There were driver problems, not that that came as a complete surprise. Both my HP 5370C flatbed scanner and my OpticBook flatbed edge scanner came with drivers that refused to install. (Interestingly, my even older HP PhotoSmart S20 slide scanner installed without any grumbling.) HP’s 5370C driver was an abomination even when it was new. The 5370C is a freaking scanner, for cripe’s sake. Why does it need twenty-five assorted DLLs, OCXs, and other dubious squidlies in order to function? Well, I’m in the thick of scanning a lot of paper records for offsite storage, and I needed that scanner bad. What I ended up doing turned out to be a bit of a wonder: I bought the Pro version of VueScan. It rankled me a little at first to have to spend $80 to reclaim a scanner I paid for twelve years ago. That said, what VueScan gave me was marvelous: A common UI for every scanner in the house. (VueScan supports the S20 as well.) The product is well worth the money. It comes with a reasonably literate 111-page user guide, and there’s a book about it too. The book’s on order, and so far I’ve been able to find my way around by (gasp) reading the manual, with less head-banging than I expected. The list of scanners supported by VueScan is boggling. If I ever need to get another scanner, I won’t have to screw with psychotic vendor drivers, nor learn any needlessly different vendor UIs.

Win a program, lose a program. I have a little utility called Jasc Image Commander that’s been with me since the midlate 90s. All I use it for is to crop, resize, rotate, and adjust color on pictures for Contra. Alas, Win7 will have no part of it. Bummer. I installed FastStone and IrfanView and am trying to decide which to keep. Both are more complex than I need, but I’ve used them both before and the jump won’t be too traumatic. So far, IrfanView has the edge.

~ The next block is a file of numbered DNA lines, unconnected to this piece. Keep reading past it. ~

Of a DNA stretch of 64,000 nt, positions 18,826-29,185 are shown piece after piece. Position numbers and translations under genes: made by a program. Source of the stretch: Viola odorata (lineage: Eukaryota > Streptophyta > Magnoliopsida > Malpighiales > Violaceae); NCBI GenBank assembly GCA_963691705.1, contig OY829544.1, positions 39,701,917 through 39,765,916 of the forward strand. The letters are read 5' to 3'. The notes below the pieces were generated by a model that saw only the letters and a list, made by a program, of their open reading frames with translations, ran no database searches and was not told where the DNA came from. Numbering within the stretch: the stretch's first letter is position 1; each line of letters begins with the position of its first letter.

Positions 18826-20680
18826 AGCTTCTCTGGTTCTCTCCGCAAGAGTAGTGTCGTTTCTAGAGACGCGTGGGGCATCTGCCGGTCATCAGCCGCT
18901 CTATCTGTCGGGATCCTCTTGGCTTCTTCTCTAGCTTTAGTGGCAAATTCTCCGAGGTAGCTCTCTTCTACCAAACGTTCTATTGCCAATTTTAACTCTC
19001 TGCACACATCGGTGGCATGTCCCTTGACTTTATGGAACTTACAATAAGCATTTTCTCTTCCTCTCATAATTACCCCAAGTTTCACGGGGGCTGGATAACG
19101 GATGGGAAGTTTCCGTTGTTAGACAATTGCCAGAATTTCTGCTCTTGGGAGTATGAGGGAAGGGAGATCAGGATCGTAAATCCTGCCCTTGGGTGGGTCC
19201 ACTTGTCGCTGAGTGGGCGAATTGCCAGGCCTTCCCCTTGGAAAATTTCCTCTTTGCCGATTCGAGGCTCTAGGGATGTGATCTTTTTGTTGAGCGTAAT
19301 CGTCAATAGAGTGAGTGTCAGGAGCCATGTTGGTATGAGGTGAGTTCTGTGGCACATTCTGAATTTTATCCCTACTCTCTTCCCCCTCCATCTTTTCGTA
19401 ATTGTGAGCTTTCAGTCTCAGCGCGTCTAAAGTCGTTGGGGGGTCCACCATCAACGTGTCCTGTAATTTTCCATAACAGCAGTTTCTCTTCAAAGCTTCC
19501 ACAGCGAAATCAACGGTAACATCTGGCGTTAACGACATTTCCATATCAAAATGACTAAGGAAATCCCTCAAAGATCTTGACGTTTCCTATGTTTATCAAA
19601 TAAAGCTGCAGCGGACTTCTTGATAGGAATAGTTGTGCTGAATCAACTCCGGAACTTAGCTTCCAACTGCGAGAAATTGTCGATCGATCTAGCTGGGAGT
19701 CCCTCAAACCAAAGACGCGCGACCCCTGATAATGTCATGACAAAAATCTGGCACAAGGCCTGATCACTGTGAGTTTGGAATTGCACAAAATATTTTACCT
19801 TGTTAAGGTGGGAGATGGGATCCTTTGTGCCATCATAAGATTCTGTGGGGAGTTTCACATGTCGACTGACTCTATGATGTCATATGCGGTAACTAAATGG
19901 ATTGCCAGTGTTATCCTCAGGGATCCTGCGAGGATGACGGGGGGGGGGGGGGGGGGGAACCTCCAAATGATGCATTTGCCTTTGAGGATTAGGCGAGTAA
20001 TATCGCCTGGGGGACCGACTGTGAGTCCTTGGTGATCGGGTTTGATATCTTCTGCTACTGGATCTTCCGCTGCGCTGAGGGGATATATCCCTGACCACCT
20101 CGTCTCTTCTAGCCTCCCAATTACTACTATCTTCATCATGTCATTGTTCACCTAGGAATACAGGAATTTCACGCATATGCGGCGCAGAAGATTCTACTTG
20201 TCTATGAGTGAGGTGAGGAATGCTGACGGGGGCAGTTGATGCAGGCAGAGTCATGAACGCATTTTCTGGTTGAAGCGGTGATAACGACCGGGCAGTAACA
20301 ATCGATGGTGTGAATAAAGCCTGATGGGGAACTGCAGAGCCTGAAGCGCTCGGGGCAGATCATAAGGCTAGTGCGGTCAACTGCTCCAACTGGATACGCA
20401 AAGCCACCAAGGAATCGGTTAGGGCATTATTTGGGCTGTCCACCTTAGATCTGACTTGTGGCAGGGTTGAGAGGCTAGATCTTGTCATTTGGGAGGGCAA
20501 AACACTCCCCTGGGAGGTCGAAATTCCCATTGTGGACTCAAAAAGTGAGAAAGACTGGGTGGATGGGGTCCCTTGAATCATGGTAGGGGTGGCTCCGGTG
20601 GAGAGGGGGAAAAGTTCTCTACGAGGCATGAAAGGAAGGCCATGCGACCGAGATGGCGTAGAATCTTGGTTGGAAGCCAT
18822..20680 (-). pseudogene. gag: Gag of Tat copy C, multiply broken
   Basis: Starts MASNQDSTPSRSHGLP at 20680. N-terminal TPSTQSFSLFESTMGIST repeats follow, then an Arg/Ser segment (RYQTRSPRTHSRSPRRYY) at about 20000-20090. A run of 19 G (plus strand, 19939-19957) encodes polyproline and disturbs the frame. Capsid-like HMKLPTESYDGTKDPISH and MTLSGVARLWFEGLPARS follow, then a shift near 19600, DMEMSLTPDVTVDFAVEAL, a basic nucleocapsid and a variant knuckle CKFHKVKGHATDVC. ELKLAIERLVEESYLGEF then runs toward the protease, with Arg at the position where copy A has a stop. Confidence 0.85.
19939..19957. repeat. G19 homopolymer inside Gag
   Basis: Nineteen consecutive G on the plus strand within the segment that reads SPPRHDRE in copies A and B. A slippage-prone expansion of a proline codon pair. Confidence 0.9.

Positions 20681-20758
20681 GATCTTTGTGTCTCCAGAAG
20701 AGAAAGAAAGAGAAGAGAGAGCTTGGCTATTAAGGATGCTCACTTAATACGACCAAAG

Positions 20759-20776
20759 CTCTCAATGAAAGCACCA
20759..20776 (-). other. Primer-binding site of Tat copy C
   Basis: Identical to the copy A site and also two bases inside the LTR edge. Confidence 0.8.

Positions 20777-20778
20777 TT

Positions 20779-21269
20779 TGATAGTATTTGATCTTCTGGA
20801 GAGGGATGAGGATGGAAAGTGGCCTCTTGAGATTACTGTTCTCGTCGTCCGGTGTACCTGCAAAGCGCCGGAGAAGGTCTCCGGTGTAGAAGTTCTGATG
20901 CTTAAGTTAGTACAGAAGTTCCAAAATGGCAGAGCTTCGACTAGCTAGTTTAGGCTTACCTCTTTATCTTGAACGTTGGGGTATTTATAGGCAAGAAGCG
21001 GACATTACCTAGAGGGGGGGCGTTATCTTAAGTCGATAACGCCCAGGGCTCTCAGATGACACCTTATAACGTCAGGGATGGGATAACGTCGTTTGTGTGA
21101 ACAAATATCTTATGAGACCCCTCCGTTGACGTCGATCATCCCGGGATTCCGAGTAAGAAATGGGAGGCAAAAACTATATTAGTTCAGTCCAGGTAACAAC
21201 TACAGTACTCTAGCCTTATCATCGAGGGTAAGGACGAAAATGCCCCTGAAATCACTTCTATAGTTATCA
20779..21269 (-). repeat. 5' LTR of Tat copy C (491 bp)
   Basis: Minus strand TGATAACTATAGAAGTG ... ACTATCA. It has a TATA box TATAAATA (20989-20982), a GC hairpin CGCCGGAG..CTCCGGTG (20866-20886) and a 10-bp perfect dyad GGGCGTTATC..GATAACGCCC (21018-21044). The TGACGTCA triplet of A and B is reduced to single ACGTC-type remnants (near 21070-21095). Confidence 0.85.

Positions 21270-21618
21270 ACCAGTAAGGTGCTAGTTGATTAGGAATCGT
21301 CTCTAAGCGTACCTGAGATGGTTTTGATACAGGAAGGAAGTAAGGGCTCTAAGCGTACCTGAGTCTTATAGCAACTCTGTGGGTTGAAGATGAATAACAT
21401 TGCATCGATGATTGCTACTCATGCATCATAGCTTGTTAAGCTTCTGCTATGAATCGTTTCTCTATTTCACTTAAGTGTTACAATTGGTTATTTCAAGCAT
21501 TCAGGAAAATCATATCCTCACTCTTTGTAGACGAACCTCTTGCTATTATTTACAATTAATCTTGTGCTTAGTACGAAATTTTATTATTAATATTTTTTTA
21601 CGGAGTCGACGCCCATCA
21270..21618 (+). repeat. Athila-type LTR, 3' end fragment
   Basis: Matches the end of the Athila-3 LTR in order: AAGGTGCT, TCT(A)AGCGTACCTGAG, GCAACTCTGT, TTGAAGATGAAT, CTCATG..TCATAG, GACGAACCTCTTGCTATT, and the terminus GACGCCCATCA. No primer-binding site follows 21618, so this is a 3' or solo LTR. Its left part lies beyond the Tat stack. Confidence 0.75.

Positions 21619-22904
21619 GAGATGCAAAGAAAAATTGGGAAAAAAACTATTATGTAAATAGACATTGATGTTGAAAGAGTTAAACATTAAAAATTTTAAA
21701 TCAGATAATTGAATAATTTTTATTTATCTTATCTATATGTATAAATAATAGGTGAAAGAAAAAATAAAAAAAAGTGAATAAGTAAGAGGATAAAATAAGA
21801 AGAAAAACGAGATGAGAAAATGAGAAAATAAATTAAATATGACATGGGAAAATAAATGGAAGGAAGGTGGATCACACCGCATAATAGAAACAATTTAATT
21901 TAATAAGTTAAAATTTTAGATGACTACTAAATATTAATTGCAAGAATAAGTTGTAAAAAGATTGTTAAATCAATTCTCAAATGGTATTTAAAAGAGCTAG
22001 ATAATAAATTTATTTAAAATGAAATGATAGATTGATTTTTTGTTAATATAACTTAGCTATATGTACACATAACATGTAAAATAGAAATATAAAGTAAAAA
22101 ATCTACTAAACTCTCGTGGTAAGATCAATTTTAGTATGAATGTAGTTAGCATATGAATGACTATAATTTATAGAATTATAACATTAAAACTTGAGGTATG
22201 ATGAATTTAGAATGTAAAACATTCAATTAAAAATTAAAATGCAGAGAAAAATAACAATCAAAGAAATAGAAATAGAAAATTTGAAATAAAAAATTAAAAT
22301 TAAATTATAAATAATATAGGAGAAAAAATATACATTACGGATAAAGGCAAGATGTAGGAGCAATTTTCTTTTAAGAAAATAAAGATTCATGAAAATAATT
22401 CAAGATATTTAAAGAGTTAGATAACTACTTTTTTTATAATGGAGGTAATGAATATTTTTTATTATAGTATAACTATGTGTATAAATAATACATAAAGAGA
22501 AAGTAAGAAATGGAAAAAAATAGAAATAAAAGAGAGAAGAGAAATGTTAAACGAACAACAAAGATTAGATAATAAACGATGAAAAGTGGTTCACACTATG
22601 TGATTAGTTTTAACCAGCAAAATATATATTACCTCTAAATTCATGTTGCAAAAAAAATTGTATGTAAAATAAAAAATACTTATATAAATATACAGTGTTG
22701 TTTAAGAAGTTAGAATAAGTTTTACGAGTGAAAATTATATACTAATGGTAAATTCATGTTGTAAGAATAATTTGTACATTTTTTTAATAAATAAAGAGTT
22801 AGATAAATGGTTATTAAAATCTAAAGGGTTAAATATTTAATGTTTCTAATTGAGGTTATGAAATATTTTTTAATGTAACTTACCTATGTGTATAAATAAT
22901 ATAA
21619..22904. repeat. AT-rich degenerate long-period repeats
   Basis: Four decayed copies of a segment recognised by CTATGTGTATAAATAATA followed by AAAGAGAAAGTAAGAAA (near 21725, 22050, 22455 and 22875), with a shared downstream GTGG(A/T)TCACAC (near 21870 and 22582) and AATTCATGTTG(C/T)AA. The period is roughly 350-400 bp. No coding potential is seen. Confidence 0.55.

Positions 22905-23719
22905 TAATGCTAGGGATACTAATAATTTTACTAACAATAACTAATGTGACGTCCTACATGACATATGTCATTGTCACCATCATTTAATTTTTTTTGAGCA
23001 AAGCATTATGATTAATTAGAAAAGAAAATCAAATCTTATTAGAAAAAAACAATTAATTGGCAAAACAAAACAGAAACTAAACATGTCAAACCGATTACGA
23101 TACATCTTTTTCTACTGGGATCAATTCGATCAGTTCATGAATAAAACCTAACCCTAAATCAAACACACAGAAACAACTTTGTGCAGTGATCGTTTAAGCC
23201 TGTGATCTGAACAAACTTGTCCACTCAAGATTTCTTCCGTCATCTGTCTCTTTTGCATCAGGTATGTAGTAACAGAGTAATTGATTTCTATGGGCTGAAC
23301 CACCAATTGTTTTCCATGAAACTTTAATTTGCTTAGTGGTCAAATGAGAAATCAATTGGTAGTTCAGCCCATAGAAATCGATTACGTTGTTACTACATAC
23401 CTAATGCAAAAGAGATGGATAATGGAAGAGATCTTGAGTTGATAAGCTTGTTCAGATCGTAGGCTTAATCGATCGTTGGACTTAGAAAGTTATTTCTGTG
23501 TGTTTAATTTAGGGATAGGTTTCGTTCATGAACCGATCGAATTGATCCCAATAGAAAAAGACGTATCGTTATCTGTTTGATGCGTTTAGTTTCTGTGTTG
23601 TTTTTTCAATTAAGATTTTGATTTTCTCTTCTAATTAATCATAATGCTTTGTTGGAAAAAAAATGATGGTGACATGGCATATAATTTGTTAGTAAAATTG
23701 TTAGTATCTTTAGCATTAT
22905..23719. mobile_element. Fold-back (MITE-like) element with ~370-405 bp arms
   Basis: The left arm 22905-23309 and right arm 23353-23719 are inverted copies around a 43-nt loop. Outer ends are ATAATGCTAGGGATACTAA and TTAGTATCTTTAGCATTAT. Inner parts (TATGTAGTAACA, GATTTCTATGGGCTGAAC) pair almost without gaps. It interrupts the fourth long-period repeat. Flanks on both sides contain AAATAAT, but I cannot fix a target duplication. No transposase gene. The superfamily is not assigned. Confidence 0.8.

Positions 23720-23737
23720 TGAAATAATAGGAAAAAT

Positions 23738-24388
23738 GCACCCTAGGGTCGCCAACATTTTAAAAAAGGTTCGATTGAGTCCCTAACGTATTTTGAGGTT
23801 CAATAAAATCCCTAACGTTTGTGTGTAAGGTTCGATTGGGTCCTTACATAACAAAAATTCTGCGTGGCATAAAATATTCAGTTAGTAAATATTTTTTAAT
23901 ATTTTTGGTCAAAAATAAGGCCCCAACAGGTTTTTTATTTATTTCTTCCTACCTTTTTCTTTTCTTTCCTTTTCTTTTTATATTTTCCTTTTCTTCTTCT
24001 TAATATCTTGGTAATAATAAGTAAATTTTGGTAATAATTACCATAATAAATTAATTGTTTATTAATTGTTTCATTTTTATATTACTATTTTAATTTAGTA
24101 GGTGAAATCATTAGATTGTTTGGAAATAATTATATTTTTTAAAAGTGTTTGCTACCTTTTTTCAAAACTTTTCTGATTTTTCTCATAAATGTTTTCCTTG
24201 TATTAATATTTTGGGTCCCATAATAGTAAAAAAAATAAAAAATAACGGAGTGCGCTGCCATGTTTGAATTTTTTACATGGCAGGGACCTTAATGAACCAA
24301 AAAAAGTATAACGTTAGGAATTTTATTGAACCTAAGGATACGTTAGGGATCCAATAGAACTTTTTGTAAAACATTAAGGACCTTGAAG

Win7 itself wasn’t that big a deal. I still have a couple of head-scratchers on the list. The e6400 simply will not join my homegroup. I’ll come back to that once I study up a little on homegroups. I have a weird impression that Win7 is dropping keystrokes on me when I type quickly–and as most of my friends are aware, I type very quickly. This may in part be due to the PS/2-USB keyboard converter that allows me to use a 1991 Northgate on a machine without a PS/2 keyboard connector. Don’t know. Will continue to research it.

I may put XP in a VM in case I need it for something. I’m also keeping one XP-based SX270, not for the sake of XP but because it’s the only machine in the house that can read floppies and Zip disks. Who still has floppies and Zip disks? I do. And they wander in sometimes carrying interesting things.

Still, for the most part, it’s done. Sure, I should have begun sooner. Yeah, I’ll miss XP a little. I won’t miss the boxloads of old hardware that the switchover finally motivated me to dump. And boy, am I looking forward to moving on to more entertaining projects than this!

Odd Lots

  • Hats off to T. C. Chua, who figured out how to make Zoundry Raven work with IE9+. Raven uses IE’s WYSIWYG editor, and changes made to the editor with IE9 breaks the program completely. Zoundry is open-source and hasn’t been updated since 2008. Mr. Chua traced through the Python code, found the problem, fixed it, and built an .EXE out of the Python code. He’s made it available here. I’ve used Raven to edit and post Contra entries since 2008, and didn’t feel like chasing down some new blog editor now that I’ve moved to Win7. Bravo!
  • Vegetarian diets are not as healthy as we’ve been led to believe. Make sure you scroll down to Table 3 and get a look at the figures for cancer. Now, some thrive on vegetarian diets and many don’t. What the research doesn’t appear to take into account is “lifestyle panic,” which is severe anxiety that some (usually minor) aspect of your life will kill you. If worry about your diet turns your life into a cortisol thrill ride, your diet won’t help you, and it certainly won’t be what killed you.
  • Mars reaches opposition on April 8, and the best day for observing it is April 14. Actually, any time within a week or two of those dates will provide a pretty good show, especially if you have even a smallish telescope. Such opportunities happen roughly every two years, so catch it now or wait until 2016!
  • Wearable computing has never really set the world on fire, and here’s a reasonably honest assessment as to why. I already have one computer in my pocket, and that’s plenty.
  • A GoPro-packing RC flying wing. Makes kites look kind of lame, but lame is what I have on hand, and lame is how I’m going to fly my GoPro this spring. If we ever get a spring. (6″ of sloppy stuff this morning; would have been 15″ had it been ten degrees colder.)
  • Cores (the other kind of cores) like dust.
  • My instance of the Gallery photo server is pretty much dead, and I’ve begun migrating photos to Flickr. Here’s my photostream link, and my three sets so far. I’m not yet an ace at the system by any means, but with some practice I’ll get everything interesting up there.